Host a Block Party and Reap Warm Fuzzies

Block-party-banner_thumb.jpgFirst question you’re asking: “Why would I want to host a block party?”  Easy: to meet your neighbors. Longer answer: so neighbors meet each other, start sharing ideas, compare safety info, exchange resources like babysitters and handymen, indulge in a little kvetching (405 Fwy. widening project a hot topic here) and my favorite bennie, see end of list, below.

Ten years ago, Larry and neighbor Linda decided to plan a neighborhood block party, chatted up a few more neighbors, and VOILA, this was the 10th. I’m a worker bee, my choice.

Do you know your neighbors? People can live in a house for decades and not know their neighbors. I’m not sure why — we’re the type that moves in and promptly goes around to introduce ourselves (‘cuz then we start ripping a house apart and aren’t so attractive for a while).

People seem to just need a reason to be coaxed out of their homes, and they REALLY APPRECIATE IT – so, why not be the coax-er?  Here’s the plan.  Easy-speezy:

  1. Date.  Grab a Sunday in spring or early summer before it’s too hot;
  2. Time. Up ‘til now, it’s been 12 to 4.  This year, we tried 2 to 5 PM to help some families with super busy schedules;
  3. Location. Our driveway, connected to our garage. Flat, enough room. Larry is the KING of an organized, tidy, clean garage*;
  4. Potluck. People are happy to contribute. No need to give assignments, although if someone asks, suggest savory like hot dogs, pizza, enchiladas. Otherwise you end up with a ton of sweets;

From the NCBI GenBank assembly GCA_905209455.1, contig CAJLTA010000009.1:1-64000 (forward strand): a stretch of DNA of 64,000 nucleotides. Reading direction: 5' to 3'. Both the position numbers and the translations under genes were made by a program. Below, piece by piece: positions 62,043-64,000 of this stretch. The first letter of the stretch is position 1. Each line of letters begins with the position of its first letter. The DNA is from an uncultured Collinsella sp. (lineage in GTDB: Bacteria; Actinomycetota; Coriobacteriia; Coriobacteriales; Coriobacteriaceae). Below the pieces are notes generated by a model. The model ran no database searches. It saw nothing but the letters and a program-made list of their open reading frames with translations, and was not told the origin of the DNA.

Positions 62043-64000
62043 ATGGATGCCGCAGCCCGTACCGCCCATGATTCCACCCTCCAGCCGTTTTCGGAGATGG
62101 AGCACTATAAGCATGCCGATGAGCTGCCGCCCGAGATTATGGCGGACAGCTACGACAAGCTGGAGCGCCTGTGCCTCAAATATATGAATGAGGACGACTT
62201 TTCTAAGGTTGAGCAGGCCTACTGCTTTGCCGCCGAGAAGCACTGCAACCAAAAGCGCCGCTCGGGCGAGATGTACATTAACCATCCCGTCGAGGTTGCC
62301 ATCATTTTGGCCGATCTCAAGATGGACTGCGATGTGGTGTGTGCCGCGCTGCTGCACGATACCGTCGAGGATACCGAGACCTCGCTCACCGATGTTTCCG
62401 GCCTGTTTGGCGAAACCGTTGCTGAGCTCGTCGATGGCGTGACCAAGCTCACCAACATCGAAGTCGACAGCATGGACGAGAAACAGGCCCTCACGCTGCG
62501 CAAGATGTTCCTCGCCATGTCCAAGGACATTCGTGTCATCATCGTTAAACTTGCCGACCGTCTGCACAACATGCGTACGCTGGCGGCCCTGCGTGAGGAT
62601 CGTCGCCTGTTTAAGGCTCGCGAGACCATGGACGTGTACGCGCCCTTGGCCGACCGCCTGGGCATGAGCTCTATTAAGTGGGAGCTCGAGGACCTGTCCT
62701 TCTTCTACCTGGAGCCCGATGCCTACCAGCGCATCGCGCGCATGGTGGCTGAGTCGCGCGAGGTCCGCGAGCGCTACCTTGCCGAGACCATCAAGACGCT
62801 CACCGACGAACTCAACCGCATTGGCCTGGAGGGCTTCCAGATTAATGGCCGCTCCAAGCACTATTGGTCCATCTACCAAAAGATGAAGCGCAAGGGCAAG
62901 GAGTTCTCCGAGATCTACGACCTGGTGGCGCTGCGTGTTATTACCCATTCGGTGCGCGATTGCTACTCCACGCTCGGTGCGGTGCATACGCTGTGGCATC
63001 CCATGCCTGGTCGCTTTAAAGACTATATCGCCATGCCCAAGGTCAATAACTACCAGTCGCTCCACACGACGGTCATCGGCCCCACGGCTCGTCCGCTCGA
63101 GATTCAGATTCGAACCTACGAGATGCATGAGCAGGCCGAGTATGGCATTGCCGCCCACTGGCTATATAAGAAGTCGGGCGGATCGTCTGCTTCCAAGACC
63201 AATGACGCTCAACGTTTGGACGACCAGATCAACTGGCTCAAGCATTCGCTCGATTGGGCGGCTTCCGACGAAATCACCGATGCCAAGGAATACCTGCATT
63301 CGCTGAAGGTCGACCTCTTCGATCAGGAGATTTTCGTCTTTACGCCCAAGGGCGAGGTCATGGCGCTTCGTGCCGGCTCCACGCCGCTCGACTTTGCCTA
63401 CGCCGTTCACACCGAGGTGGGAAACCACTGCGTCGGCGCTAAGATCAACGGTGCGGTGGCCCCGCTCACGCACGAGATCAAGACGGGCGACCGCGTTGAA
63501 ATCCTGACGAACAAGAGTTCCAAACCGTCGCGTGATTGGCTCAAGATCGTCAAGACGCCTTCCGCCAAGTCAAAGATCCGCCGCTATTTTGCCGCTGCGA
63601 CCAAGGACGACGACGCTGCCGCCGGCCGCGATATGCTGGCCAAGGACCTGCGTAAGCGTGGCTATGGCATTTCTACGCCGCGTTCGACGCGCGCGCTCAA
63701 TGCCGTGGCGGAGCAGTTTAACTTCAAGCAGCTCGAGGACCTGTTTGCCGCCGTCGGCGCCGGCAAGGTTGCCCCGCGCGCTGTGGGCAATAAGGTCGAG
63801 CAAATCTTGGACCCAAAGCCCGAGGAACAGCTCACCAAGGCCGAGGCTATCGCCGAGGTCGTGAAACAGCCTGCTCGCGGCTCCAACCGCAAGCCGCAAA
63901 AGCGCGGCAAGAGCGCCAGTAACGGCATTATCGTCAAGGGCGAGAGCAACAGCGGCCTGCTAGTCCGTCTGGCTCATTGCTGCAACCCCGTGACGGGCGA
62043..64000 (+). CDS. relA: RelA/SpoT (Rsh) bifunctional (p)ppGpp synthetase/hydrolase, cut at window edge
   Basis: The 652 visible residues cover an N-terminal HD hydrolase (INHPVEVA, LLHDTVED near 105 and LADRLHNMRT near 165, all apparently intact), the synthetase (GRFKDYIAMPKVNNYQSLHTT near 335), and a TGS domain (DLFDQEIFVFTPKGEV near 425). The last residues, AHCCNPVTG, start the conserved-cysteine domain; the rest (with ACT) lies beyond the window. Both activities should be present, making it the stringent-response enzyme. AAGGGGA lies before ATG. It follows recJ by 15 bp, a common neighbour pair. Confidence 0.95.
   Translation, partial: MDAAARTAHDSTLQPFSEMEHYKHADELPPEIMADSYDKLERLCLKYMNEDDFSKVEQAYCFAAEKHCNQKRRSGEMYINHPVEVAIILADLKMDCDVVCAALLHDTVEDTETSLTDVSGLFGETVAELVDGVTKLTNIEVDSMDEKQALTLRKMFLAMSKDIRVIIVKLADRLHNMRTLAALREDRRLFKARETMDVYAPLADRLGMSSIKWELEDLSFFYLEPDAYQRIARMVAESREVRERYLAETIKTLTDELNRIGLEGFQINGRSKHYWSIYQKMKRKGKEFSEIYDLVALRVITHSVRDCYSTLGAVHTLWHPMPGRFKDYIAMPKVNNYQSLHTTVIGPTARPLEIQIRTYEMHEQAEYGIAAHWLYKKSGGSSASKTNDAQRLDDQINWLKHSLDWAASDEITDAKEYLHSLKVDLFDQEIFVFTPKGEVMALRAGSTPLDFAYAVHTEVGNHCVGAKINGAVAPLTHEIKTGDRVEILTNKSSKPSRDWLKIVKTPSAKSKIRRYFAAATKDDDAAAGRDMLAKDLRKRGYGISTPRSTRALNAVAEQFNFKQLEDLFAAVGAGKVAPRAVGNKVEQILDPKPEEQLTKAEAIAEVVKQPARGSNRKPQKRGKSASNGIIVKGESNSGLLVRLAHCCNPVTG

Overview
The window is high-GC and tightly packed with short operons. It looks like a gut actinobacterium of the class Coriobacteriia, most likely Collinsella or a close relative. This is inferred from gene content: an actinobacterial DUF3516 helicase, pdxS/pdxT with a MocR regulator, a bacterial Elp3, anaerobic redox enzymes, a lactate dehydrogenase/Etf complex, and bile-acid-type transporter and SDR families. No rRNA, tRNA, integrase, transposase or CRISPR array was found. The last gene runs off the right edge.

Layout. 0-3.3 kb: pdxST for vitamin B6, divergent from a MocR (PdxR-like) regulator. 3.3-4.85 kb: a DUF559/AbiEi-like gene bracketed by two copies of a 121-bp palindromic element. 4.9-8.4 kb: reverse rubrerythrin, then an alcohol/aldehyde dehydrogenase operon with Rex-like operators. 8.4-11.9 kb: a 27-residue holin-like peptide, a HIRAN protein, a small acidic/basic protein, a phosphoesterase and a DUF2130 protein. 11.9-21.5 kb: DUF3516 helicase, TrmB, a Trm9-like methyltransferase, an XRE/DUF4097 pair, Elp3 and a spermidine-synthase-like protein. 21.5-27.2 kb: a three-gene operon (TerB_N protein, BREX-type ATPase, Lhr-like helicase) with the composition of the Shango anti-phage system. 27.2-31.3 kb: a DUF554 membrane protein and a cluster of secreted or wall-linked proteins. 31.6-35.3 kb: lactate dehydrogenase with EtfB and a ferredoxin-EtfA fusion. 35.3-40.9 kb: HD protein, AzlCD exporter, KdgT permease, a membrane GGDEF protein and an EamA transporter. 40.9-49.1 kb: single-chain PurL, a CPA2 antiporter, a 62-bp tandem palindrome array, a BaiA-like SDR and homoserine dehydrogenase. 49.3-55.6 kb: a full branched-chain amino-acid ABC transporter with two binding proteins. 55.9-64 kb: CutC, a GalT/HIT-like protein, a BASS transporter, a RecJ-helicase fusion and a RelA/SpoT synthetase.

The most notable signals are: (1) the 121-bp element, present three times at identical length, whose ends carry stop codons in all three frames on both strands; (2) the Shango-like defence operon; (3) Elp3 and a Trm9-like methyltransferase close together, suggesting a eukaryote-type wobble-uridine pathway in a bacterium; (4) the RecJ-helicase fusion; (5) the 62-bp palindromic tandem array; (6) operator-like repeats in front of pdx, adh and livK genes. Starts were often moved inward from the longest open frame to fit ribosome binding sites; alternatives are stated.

5. Beverages, ice, plus a big tub or ice chest.  You can assign this if someone asks. 75% will drink bottled water but a bottle of wine always wants to be opened, too;
  6. Shade – we put a 10 x 10 portable tent on the driveway. Every year, a handful of us struggle to put that thing up, we never seem to remember the technique! Someone in your neighborhood will have one to borrow;
  7. Tables – 2 six-footers for food, tablecloth, next to a wall with an electrical outlet inside the shady garage where the moving sun won’t require you to move the food.  Have a card table for name tags.
  8. Yes, name tags.  “Patti, Cashmere Street.”  Really helps.
  9. Chairs. About a dozen, in the shade;
  10. Appliances: crockpots keep hot dogs hot. A warming tray helps for things like pizza;
  11. Music – radio or iPod.  Next year, we’re thinking of live music. Will see;
  12. Caution tape – low-hanging garage door corners and shelves are like magnets and people DEFINITELY walk right into it;Tie dying
  13. Activity for kids – I’ve been doing tie-dye at the block party for a few years.  Side yard, on the grass, fun. All ages like it, especially me, LOL;
  14. Marketing:
    1. Email neighbors about two months in advance, then again one month in advance, two weeks, a few days;
    2. Announce at your homeowners association meeting;
    3. Flyer: deliver to homes about a month in advance.  Larry does around 60 or 70, sounds like a huge job but he gets it done within an hour. True;
    4. Banner: Spray paint a sheet. That’s all it takes.  I put it up on the hedge next to our driveway the week leading to the block party. No earlier because it’s ugly, would hate for folks to think it’s trashy.
  15. After the party dies down, take leftovers to the fire house.  There’s typically a good supply of snacks remaining and sharing with our fire fighters makes us feel good!  Besides the warm reception, it’s REALLY FUN to be around these hunky guys for a few minutes. Neighbor Linda joins me for this bennie.

*a few days before the party, Larry declutters the garage, puts things back where they belong, fills the recycle bin with the boxes we never seem to need, sweeps, hoses.  He always gets compliments on his tidy garage.

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